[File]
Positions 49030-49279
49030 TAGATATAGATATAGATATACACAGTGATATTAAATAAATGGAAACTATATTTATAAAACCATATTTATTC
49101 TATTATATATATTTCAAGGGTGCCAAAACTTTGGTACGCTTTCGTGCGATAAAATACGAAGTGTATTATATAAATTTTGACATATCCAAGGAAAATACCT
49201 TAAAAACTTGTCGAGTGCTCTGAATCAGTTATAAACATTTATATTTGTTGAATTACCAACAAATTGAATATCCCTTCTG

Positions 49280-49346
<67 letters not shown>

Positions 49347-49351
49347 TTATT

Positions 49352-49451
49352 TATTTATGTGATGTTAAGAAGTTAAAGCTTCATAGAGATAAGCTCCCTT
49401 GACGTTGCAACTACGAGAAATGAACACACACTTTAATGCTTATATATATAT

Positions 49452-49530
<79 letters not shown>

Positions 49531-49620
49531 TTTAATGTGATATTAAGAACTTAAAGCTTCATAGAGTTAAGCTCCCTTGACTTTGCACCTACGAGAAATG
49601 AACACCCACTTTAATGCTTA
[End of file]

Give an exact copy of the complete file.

Positions 49030-49279
49030 TAGATATAGATATAGATATACACAGTGATATTAAATAAATGGAAACTATATTTATAAAACCATATTTATTC
49101 TATTATATATATTTCAAGGGTGCCAAAACTTTGGTACGCTTTCGTGCGATAAAATACGAAGTGTATTATATAAATTTTGACATATCCAAGGAAAATACCT
49201 TAAAAACTTGTCGAGTGCTCTGAATCAGTTATAAACATTTATATTTGTTGAATTACCAACAAATTGAATATCCCTTCTG

Positions 49280-49346
<67 letters not shown>

Positions 49347-49351
49347 TTATT

Positions 49352-49451
49352 TATTTATGTGATGTTAAGAAGTTAAAGCTTCATAGAGATAAGCTCCCTT
49401 GACGTTGCAACTACGAGAAATGAACACACACTTTAATGCTTATATATATAT

Positions 49452-49530
<79 letters not shown>

Positions 49531-49620
49531 TTTAATGTGATATTAAGAACTTAAAGCTTCATAGAGTTAAGCTCCCTTGACTTTGCACCTACGAGAAATG
49601 AACACCCACTTTAATGCTTA